“Of course,” said Ostap bitterly, “the system is down. We’ll have to eat fast food.”
“Those cards won’t work there,” said Balganov dully.
“I know. I do have a little cash, a few dollars. But keep in mind, my esteemed Shura, that I don’t intend to give you a free lunch. I’m going to demand a variety of minor services for every vitamin you’re fed.”
Finally, the brothers were eating their dinner. “So tell me,” added Ostap said, “what that cutthroat Panikovski did wrong. I like stories about this kind of thing.”
The sated Balganov looked upon his savior with gratitude and began his story. It went on for a while and included some exceptionally interesting information.
It is well known that there exist institutions to regulate the supply and demand of labor. An actor sets out for New York after ascertaining that he can compete there, and that his skills are as good as those of his rivals. Rail workers are taken care of by their professional unions, which post announcements in their newsletters that baggage handlers are wanted on certain lines, or that stewards are needed on another line. An expert in human resources knows where to place ads, so that good candidates will know where they might fight employment.
It is all self-regulating, flowing down clear channels, completing natural cycles both in harmony with and under the full protection of the law.
Only one very unusual market existed in a state of chaos, and that was the market of hucksters, scammers, hoaxers, hackers, and phishers, all those we might call the children of ARPANET. Anarchy was tearing these children apart. They were not able to extract from their profession the comforts that would have doubtless been theirs, given even a momentary acquaintance with any number of Internet users, who for the most part are surprisingly gullible people.
The Nigerian prince who needs help moving money out of his country, the fake grandson who lost his wallet on a trip abroad, the FB “like” farmer, the fill-out-the-survey, win-a-prize scammer, the boy who has lottery winnings for you, the my-child-has-cancer hoaxer, the chain email writer who only needs $1, the “your account is locked” phishers, the “oops! I added too many zeroes to your check” overpayer: all crisscrossed the Internet, wheedling and extorting. From every point on the dateline, from boiler rooms in capital cities across the globe, from young men creating malware at flickering screens in bedrooms all over the earth, you could find the Internet-savvy criminals on every platform, anxiously attacking security measures. They rushed about. They were very busy.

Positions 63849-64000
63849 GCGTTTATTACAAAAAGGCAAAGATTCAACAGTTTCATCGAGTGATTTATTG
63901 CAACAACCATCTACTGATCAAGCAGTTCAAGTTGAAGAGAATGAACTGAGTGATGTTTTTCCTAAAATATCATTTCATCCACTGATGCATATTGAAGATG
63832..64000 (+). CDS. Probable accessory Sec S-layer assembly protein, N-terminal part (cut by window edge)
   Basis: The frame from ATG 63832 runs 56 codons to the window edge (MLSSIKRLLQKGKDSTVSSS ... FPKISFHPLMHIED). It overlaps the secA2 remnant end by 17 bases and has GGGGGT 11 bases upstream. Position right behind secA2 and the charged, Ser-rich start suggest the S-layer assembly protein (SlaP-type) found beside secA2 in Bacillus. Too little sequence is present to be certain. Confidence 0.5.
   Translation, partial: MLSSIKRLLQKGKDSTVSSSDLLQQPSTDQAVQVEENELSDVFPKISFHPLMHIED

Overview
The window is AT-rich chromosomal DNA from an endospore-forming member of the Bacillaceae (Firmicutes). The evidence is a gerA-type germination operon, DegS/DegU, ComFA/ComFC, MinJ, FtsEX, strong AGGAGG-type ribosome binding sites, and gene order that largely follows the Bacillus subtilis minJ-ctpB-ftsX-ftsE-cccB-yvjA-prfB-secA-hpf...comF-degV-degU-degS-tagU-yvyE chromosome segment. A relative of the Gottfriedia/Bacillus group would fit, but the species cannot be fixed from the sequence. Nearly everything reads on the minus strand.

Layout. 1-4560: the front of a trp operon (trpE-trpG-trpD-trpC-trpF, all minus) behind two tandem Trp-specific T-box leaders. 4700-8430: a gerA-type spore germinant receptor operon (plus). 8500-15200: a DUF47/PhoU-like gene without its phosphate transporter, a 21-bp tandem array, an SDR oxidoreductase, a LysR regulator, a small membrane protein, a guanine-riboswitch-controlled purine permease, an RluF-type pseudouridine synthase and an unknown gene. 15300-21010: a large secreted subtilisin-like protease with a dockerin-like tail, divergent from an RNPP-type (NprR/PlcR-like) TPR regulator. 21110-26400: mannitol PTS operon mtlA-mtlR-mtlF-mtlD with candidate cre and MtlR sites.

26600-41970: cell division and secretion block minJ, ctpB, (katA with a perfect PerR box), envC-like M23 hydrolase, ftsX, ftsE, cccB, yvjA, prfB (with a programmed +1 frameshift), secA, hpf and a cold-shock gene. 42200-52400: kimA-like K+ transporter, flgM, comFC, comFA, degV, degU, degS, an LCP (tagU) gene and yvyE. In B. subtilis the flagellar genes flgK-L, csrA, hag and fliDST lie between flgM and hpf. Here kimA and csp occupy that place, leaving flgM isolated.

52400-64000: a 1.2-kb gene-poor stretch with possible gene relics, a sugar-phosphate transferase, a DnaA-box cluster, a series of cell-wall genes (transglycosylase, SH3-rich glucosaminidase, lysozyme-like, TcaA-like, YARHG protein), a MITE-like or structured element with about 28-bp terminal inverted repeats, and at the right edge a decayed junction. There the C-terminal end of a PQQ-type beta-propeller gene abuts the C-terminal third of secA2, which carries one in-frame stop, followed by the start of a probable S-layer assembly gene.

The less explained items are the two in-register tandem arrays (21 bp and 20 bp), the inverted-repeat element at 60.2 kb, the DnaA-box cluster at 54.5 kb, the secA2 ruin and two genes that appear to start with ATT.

At one point, the supply of scammers exceeded the number of targets, and this unique market experienced a depression. The need for reform made itself felt. And so some began to go legit, to clean up their act, to find honest work on the net, with the sole exception of the thriving group of children of the ARPANET, who, like the American Congress, found themselves riven by anarchy. They were all rude, greedy, and contrary, and they made it impossible for one another to earn a living.
Balganov, who considered himself ARPANET’s firstborn, had begun to seriously worry about the trend things were taking. More and more frequently, he would run into the work of colleagues who had completely besmirched the fertile fields of the “gold bullion stolen by corrupt government official” approach with such an obviously fake government document that the mark was immediately suspicious, and deleted the email.
“These difficulties were haunting you?” asked Ostap mockingly.